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How Saracen is Working to Address the Skilled Labour Shortage

How Saracen is Working to Address the Skilled Labour Shortage

Although the recession appears to be firmly behind us, its impact still remains. While the majority of the survivors in the construction industry are enjoying an increase in workload and profits, the shadow of recession refuses to budge as we continue to confront a skilled labour shortage.

The Royal Institute of Chartered Surveyors (RICS) states that concerns regarding the shortage are at their highest since 2008. The private housing, commercial and industrial sectors are driving strong growth but the shortage of skilled labour, including quantity surveyors and managers, threatens to challenge future growth - growth is simply unsustainable as the skilled labour market currently stands. And, with the industry in new bloom, creating more and more job opportunities, things can only get worse if the problem remains unaddressed.

As a commercial fit out concern, Saracen is very much a part of the wider construction industry, which was one of the hardest industries to be hit in the recession. At the height of the downturn, the industry failed to attract new talent and trained professionals, such as quantity surveyors, designers and managers, came out of colleges and universities with the qualifications to begin their careers only to find that the work was not available for them.

Of those promising young workers who simply couldn't find work against the poor economic backdrop, the majority of them opted to jump ship and pursue careers that had immediate job prospects. In the meantime, the skilled workers who did have work and were made redundant became self-employed or moved abroad to countries where their skills were still in demand.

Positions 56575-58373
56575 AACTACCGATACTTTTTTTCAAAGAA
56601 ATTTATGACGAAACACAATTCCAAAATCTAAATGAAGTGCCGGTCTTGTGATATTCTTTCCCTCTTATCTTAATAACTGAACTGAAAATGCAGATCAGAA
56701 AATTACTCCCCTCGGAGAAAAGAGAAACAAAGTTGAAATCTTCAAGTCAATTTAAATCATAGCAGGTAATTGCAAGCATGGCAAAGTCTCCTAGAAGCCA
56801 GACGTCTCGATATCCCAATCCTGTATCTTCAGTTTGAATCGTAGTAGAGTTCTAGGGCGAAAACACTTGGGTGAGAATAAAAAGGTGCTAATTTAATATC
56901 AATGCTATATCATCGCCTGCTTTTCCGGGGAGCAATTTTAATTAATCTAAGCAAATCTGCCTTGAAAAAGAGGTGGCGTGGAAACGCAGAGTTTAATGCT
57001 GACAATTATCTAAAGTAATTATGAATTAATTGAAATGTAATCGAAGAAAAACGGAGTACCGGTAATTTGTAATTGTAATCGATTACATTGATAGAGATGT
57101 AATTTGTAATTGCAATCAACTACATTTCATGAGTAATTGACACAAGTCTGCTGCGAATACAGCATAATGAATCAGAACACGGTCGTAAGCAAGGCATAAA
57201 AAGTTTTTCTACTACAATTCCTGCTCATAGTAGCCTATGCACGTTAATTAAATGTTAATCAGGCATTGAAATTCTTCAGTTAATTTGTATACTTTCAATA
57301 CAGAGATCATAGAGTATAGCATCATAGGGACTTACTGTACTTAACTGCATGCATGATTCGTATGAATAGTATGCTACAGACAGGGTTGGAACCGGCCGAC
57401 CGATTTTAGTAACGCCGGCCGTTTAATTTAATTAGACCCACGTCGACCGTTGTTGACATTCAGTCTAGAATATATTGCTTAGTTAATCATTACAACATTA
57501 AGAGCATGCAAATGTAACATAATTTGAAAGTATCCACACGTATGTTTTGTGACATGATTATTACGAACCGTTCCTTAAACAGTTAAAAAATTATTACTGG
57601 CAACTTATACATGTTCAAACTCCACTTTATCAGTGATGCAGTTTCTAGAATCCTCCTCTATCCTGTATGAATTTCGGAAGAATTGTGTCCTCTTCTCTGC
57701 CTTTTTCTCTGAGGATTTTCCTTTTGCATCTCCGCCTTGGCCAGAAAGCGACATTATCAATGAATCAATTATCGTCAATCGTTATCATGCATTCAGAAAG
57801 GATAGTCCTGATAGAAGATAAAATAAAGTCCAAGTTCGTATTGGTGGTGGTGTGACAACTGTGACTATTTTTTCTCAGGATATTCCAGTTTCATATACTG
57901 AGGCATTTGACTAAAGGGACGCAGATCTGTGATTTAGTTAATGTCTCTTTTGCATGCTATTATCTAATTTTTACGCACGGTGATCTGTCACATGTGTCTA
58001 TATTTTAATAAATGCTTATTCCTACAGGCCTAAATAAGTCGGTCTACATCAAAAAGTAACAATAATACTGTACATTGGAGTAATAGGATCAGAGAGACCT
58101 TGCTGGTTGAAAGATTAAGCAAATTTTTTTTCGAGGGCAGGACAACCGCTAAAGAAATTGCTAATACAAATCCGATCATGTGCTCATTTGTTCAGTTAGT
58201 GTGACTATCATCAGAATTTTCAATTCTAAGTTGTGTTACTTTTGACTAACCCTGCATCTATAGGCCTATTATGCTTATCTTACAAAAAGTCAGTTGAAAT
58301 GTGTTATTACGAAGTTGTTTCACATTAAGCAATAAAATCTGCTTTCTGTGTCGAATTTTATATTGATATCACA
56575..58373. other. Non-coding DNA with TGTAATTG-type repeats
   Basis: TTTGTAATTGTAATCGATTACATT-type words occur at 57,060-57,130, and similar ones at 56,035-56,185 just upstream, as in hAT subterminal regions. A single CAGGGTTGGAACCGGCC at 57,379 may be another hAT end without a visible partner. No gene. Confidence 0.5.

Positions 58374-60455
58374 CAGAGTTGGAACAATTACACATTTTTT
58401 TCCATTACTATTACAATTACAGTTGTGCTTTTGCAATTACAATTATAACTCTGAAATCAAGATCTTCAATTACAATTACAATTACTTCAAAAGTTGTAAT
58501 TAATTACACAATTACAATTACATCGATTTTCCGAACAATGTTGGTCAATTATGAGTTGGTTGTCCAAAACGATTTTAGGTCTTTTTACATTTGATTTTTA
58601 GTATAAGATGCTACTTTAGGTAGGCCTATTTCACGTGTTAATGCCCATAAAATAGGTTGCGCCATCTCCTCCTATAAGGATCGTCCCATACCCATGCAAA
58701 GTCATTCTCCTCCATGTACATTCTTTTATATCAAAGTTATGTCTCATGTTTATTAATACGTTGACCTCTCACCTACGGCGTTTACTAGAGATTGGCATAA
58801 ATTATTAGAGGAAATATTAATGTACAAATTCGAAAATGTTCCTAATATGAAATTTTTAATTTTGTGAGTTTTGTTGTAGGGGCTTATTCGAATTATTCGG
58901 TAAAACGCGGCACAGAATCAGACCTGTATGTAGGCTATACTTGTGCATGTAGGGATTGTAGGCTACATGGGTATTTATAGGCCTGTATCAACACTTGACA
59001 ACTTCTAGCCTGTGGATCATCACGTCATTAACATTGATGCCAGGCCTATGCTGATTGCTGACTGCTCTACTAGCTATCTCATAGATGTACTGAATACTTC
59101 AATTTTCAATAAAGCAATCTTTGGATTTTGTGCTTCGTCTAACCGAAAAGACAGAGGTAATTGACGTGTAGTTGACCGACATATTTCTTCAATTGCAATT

The recession has caused this shortage and now we're out of it there's no quick fix. As an industry, we're suffering the consequences because we now need these professionals but the rub is that they don't need us - they can take their pick.

One of the UK's biggest recruiters, Hays, recently reported that architects, tradesmen and other professional staff are receiving unprecedented and unsustainable increases because of competition for services. The salaries these individuals can now demand have been described as 'inflation-busting'.

The problem for us is that we can't pass on these increased costs to our clients as cost is still a major factor in the awarding of contracts and the clients won't pay more to address raised salaries. Our only option is to absorb these costs where possible and look to what can be done to safeguard future growth for ourselves.

To move forward and generate change, we have to be proactive. It's like a sausage machine - you need to pump something through to get something out and we need to do our bit to ensure that the industry has an army of professional workers going forward.

Fact is, each industry has to take responsibility for growing its own team and, to a degree, we must all home grow our own talent. Any SME that isn't a three or four-man outfit or smaller should have some sort of apprenticeship scheme in place. There are lots of good young people out there in need of an opportunity. Even if you only take on one apprentice a year, it's important to make that investment.

It's all about what you put in and if you give younger individuals the chance and nurture them, you will get their loyalty. At Saracen, we are aiming to take on at least one apprentice per discipline over the next 12 months. We've always stood as a company who concerns itself with building relationships and that includes the new ones…

Mike Page


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